09 May, 2009

"My Mother's Red Sofa . . . "

Greetings and Salutations.

My upbringing was kinda strange, to say the very least.  My father was in the military and I spent the first 11 years of my life traveling around the world.  Being the son of a Southern born, military father had its challenges, but I have a huge respect for my Dad - and for the manners we were expected to display at all times.  I still remember, at a very young age, the first time I answered the phone saying, "Good morning.  Wood residence, Scot speaking," and seeing my Father smile with pride.  

But, this post is about my Mom.  A Southerner as well, she is a gracious, fierce woman.  If my memories of my Dad are about discipline and manners, I remember my Mother for teaching me how to entertain.

My early life, either over-seas or here in the states, involved more cocktail and dinner parties than you can imagine.  I can remember my Mother carefully planning each menu - and almost every Saturday dinner party would involve a Thursday night 'dry-run' when she'd test any new, challenging recipes so that the 'real' party could run smoothly (I still do this . . . lol).  Even from a young age, we were expected to sit down to dinner with the adults and hold our own in the conversation.   Candlelight, sterling silver, delicious meal, three couples - and two children - discussing politics and current events.  It was magical.

But there was more than just hostessing skills in my Mom's bag of tricks.  I firmly believe that there are several genetic qualities I possess from my mother's side of the family.  We all have tiny wrists.  We all have strong muscular jaw lines.  And good lord, we ALL love to shop.  Mother and I still can go on a 3-day antiquing tour through southern Mississippi and Alabama and never show a moment of exhaustion.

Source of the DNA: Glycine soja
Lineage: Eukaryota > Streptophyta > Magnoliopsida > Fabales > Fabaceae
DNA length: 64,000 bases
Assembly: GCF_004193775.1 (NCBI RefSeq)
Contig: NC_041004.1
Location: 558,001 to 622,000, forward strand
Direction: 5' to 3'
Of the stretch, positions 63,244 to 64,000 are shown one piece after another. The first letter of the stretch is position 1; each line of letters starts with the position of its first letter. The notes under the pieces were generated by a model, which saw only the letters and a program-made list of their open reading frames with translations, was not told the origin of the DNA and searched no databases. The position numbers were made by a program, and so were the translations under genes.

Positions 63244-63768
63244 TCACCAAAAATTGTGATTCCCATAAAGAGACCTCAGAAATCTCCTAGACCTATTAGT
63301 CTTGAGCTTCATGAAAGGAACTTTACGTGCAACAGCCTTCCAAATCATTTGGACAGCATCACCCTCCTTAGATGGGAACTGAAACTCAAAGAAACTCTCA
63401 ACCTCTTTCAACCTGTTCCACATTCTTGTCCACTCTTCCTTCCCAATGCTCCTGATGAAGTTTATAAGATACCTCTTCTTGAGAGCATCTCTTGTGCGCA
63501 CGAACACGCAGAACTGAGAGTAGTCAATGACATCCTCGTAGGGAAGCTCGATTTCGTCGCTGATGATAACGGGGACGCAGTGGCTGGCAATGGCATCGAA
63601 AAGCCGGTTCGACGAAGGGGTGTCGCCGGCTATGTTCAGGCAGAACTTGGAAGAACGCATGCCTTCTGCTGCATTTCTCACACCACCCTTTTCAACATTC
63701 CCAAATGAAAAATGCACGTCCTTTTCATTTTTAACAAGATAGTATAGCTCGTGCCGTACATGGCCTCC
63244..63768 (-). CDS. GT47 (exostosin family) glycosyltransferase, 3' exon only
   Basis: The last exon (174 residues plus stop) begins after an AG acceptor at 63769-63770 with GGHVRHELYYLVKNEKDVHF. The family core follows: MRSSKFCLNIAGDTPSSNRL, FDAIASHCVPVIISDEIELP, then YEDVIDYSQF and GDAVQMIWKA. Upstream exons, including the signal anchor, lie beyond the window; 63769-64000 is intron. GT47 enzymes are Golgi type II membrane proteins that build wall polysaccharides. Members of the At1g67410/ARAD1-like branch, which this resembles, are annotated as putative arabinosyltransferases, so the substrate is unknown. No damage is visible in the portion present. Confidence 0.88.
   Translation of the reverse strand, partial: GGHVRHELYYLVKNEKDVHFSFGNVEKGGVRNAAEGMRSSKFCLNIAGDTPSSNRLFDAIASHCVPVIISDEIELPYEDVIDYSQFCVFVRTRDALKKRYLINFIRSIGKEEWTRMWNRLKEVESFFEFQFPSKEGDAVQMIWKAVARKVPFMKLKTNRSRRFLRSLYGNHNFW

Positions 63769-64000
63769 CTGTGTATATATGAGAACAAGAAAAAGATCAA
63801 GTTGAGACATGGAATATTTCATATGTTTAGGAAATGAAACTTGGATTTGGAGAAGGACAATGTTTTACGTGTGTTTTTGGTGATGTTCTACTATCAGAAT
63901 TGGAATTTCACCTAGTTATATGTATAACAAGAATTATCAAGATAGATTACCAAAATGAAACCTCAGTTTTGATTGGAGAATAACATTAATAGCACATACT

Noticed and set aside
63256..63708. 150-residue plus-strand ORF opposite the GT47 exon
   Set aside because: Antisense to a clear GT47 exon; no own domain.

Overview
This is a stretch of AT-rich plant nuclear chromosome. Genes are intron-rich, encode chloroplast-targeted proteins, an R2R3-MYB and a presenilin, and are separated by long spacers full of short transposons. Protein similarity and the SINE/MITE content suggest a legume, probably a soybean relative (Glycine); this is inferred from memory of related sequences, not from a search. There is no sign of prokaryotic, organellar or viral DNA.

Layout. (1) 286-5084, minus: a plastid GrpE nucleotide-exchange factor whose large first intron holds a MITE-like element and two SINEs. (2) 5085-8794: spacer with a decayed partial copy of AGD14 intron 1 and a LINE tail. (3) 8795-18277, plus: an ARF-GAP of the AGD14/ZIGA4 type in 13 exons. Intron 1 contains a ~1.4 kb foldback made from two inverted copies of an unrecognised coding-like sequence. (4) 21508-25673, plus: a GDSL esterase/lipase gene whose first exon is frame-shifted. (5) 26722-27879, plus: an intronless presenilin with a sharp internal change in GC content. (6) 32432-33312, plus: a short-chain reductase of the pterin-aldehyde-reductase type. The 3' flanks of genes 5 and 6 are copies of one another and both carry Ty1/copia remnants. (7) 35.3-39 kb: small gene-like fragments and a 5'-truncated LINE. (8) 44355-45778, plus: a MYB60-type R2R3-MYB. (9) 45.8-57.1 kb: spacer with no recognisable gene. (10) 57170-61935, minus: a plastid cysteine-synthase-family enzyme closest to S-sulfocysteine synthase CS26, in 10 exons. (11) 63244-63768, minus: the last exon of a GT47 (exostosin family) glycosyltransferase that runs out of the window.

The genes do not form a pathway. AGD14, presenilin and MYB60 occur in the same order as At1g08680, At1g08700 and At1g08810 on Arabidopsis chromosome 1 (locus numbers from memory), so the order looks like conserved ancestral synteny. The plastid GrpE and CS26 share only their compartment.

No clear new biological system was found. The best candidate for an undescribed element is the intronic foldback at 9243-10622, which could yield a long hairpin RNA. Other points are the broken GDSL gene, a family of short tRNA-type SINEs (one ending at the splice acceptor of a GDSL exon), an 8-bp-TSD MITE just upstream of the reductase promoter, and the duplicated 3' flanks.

A few years ago, I was having lunch with Mom and my first cousin Ruth.  Ruth was the oldest of my first cousins, and being six years older than me, she always seemed to be fantastically glamorous.  She is, in fact, an amazing woman as well - I think the 'gracious, fierce' thing may be genetic too.  We were talking about the summer that Ruth spent living with us in Los Angeles in the early 70's.  Ruth whispered to me, "And your Mother had that red sofa!  I never knew anyone with a red sofa back at home.  I thought it was the most amazing thing I'd ever seen!"

I clearly remember that red sofa.  But, it was part of my 'normal' childhood home, so I never thought it was anything interesting or unusual.  Apparently - my Mother was a gracious, fierce designer as well.  Too often, these qualities are only seen in retrospect.  I see now that she showed me that there was no need to follow any trend.  No need to be true to some 'expected norm.'  Truly, I think she taught me to embrace being an individual.  And to test run any new dishes before serving them to guests.

Happy Mother's Day.


Susan Lang @ Designing Your Dream Home said...

What a wonderful tribute to your mother! Being from the South, Mississippi like you, I smiled as I read your post. The photo of a red sofa was perfect.

Robin said...

OOOHHHH...I LOVE that, you southern boy!!!! :o) Yes, you and your mom burn roads in MS and AL getting to all of those shops! Love the blog; AND the red sofa!!! Robin

Klassisk Bohem said...

Dear Tartan Scot,

What a lovely post! I can really relate to your story, as I grew up all over the world as well, because of my fathers job. We entertained ambassadors and what not in our home, and I was also expected to converse the "dignitaries." Apparently, as a child I was so fond of damask napkins that I would steal them, to my mothers great chagrin, when dining at fine restaurants and hotels. I should add, however, that my manners were otherwise immaculate. Although it´s now safe to invite me over (I won´t steal your china, I promise,) anything damask still makes me giddy.

My Mother was, and still is Commander in Chief of Domestic Affairs. She is the most wonderful cook and hostess, and she has always been interested in decorating, antiques, and culture. Together, we´ve been on countless antiquing expeditions and home improvement missions.